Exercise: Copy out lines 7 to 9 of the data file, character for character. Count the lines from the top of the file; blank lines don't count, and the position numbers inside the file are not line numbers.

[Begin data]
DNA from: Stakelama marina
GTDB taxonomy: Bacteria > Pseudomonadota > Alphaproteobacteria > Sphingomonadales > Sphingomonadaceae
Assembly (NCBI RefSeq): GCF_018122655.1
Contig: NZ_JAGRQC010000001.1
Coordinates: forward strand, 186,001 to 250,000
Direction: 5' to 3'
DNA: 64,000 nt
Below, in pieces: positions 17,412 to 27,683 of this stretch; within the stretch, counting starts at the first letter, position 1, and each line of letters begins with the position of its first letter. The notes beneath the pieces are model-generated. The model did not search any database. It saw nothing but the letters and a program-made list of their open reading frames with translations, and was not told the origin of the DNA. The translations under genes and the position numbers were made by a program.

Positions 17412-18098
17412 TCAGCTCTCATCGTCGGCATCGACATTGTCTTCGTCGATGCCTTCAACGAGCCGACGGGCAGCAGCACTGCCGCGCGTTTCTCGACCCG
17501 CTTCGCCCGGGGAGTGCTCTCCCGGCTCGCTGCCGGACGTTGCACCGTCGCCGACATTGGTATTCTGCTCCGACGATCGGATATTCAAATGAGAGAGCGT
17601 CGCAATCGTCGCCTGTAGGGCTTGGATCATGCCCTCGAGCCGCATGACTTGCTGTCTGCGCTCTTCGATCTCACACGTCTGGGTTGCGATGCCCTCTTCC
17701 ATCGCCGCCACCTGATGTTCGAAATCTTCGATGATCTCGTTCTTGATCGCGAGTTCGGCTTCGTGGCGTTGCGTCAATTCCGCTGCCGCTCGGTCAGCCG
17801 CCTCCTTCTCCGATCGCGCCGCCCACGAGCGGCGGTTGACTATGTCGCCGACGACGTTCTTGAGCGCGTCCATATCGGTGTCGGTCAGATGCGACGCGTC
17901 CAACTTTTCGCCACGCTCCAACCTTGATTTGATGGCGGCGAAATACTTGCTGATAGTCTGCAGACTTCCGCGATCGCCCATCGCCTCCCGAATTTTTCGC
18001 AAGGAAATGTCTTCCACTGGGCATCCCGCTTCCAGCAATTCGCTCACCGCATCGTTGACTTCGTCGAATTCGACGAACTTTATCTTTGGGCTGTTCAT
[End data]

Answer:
DNA: 64,000 nt
Below, in pieces: positions 17,412 to 27,683 of this stretch; within the stretch, counting starts at the first letter, position 1, and each line of letters begins with the position of its first letter. The notes beneath the pieces are model-generated. The model did not search any database. It saw nothing but the letters and a program-made list of their open reading frames with translations, and was not told the origin of the DNA. The translations under genes and the position numbers were made by a program.

Positions 17412-18098